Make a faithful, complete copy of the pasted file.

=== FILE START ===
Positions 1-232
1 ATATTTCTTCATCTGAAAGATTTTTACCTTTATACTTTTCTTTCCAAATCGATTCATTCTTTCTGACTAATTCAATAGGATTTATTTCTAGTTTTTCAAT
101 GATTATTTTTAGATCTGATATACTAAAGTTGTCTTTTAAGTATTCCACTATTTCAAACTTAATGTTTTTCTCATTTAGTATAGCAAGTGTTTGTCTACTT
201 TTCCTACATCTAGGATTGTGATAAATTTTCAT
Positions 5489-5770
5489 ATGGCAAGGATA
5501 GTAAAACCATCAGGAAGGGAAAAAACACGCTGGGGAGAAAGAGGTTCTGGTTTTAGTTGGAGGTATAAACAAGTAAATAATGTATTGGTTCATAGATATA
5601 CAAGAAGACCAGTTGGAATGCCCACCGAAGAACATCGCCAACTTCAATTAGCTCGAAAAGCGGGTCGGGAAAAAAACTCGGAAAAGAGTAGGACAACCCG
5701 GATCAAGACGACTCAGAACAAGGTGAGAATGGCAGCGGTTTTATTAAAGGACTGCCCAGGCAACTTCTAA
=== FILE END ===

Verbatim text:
Positions 1-232
1 ATATTTCTTCATCTGAAAGATTTTTACCTTTATACTTTTCTTTCCAAATCGATTCATTCTTTCTGACTAATTCAATAGGATTTATTTCTAGTTTTTCAAT
101 GATTATTTTTAGATCTGATATACTAAAGTTGTCTTTTAAGTATTCCACTATTTCAAACTTAATGTTTTTCTCATTTAGTATAGCAAGTGTTTGTCTACTT
201 TTCCTACATCTAGGATTGTGATAAATTTTCAT
Positions 5489-5770
5489 ATGGCAAGGATA
5501 GTAAAACCATCAGGAAGGGAAAAAACACGCTGGGGAGAAAGAGGTTCTGGTTTTAGTTGGAGGTATAAACAAGTAAATAATGTATTGGTTCATAGATATA
5601 CAAGAAGACCAGTTGGAATGCCCACCGAAGAACATCGCCAACTTCAATTAGCTCGAAAAGCGGGTCGGGAAAAAAACTCGGAAAAGAGTAGGACAACCCG
5701 GATCAAGACGACTCAGAACAAGGTGAGAATGGCAGCGGTTTTATTAAAGGACTGCCCAGGCAACTTCTAA